In the past, BPA has curtailed wind turbines during the snowmelt season, when hydroelectric dams often produce power that far exceeds demand. The action has led to a legal standoff between wind project owners and the grid operator.
BPA said it believed oversupply costs could be between $10 million and $50 million. It also said the chances of curtailment were lower as the region's only nuclear plant - the Columbia Generating Station - was due to be refuelled during the period.
In 2012, BPA displaced 47,000 megawatt hours of generation with energy from the hydro system at a cost of $2.7 million.
In March last year, BPA submitted a proposal to the Federal Energy Regulatory Commission (Ferc), that BPA would cover revenue losses suffered by wind farm owners as a result of curtailments.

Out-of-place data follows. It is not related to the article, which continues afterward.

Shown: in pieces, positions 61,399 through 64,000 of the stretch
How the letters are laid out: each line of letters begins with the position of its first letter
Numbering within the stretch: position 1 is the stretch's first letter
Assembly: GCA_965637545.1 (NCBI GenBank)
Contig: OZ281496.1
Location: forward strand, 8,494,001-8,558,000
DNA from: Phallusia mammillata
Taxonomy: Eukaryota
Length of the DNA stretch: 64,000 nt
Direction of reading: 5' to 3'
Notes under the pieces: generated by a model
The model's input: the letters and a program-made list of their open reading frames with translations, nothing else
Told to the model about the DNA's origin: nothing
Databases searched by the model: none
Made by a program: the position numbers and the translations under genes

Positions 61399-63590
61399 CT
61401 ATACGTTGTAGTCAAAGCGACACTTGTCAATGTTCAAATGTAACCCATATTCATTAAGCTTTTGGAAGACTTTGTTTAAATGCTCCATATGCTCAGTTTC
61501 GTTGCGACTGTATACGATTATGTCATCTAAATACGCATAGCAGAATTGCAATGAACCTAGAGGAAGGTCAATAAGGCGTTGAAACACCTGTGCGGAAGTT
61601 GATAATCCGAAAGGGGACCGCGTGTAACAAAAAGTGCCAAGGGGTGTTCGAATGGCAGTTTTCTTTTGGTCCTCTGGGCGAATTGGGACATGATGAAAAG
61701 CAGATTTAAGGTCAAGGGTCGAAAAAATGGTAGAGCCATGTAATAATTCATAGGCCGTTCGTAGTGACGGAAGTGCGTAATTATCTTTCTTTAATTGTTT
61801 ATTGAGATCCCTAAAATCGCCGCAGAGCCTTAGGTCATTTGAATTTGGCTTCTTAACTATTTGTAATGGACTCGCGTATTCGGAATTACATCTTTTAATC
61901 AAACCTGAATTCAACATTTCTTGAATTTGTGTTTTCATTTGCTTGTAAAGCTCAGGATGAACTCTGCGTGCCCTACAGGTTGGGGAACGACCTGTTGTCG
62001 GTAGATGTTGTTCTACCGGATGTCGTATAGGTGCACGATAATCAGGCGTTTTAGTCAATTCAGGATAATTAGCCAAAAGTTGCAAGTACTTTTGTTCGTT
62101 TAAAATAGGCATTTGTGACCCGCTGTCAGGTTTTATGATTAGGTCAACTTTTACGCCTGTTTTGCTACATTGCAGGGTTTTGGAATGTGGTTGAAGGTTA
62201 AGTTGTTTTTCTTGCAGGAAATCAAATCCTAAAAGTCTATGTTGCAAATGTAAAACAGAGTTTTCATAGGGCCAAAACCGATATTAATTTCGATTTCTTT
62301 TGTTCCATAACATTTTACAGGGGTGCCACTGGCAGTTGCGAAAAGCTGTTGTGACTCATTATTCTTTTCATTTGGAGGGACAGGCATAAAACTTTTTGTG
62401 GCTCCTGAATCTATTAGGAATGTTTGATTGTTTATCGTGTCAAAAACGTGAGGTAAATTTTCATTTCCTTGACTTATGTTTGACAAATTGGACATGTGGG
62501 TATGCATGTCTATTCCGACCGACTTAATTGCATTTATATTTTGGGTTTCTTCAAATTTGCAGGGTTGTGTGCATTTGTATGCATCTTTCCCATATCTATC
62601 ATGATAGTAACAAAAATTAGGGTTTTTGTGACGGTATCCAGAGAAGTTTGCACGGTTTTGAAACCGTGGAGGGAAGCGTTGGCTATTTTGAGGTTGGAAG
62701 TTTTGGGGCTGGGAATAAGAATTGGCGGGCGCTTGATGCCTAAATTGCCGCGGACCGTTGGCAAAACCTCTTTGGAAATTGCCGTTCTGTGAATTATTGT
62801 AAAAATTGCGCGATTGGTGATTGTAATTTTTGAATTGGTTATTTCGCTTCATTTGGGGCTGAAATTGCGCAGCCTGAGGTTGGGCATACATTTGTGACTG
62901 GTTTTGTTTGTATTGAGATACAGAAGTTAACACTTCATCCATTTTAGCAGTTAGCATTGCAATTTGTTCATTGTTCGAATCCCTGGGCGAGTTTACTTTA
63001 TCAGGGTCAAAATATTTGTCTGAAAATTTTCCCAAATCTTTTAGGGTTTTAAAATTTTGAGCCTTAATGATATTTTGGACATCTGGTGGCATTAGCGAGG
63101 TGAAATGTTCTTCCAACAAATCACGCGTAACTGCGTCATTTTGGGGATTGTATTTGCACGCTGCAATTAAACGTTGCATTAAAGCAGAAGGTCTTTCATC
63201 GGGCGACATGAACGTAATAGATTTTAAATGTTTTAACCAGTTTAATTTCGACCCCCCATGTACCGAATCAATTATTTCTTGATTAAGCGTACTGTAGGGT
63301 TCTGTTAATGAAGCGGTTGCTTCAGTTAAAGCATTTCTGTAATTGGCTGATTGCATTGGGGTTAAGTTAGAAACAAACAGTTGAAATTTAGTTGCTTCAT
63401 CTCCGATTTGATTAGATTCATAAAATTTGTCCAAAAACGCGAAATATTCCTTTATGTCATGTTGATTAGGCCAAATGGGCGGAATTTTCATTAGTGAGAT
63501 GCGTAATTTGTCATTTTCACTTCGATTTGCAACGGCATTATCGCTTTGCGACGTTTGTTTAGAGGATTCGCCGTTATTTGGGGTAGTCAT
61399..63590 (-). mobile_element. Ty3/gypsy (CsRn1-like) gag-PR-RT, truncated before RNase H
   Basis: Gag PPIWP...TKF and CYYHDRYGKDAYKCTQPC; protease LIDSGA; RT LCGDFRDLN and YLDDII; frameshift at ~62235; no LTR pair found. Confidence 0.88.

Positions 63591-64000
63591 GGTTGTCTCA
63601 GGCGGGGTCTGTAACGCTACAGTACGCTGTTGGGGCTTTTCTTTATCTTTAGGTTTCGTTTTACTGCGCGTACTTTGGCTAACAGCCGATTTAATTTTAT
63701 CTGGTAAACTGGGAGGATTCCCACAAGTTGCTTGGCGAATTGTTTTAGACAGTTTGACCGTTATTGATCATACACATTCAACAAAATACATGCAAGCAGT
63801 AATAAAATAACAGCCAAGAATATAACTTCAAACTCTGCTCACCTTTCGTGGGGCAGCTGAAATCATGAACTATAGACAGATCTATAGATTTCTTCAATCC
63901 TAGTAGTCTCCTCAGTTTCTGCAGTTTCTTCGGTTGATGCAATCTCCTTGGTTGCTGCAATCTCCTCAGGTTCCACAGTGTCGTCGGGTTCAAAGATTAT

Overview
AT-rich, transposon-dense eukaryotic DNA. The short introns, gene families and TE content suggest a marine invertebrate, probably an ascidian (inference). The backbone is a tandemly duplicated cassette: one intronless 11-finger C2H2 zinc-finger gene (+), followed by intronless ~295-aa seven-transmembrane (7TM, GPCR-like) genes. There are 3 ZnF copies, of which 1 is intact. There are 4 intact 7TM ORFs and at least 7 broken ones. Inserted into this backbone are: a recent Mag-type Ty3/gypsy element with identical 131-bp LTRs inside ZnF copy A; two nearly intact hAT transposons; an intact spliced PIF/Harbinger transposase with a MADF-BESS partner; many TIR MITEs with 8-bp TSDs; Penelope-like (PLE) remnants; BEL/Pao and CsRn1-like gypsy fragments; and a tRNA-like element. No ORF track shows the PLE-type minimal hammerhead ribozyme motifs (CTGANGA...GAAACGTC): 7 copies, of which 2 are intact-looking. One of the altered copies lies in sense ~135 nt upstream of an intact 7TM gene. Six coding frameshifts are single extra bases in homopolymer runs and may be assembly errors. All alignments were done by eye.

It also stated that wind curtailment would become an action of last resort, taking place only after all possible reductions have been made to the output of both hydroelectric and thermal power plants.
In 2011, BPA displaced approximately 97,500 megawatt hours of generation with hydro energy. BPA's policy at that time, called Environmental Redispatch, did not include a mechanism to reimburse generators.